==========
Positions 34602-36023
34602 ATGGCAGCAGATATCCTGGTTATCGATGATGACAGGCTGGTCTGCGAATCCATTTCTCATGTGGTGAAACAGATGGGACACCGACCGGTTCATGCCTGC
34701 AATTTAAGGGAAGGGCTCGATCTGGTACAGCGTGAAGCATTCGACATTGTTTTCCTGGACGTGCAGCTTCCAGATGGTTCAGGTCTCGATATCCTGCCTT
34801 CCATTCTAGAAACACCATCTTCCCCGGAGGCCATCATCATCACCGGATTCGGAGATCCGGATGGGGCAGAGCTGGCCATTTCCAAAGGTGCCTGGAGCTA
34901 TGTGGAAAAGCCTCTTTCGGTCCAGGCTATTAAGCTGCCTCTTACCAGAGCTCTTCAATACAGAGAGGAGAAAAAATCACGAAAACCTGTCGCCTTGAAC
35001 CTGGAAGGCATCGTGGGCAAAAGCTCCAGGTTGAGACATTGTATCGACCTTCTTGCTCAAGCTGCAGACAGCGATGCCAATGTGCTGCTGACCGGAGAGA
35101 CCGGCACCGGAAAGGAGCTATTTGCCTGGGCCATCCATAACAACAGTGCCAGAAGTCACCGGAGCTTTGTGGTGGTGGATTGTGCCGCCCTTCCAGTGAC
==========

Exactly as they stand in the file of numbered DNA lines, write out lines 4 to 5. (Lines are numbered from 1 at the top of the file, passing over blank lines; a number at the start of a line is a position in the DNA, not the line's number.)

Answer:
34801 CCATTCTAGAAACACCATCTTCCCCGGAGGCCATCATCATCACCGGATTCGGAGATCCGGATGGGGCAGAGCTGGCCATTTCCAAAGGTGCCTGGAGCTA
34901 TGTGGAAAAGCCTCTTTCGGTCCAGGCTATTAAGCTGCCTCTTACCAGAGCTCTTCAATACAGAGAGGAGAAAAAATCACGAAAACCTGTCGCCTTGAAC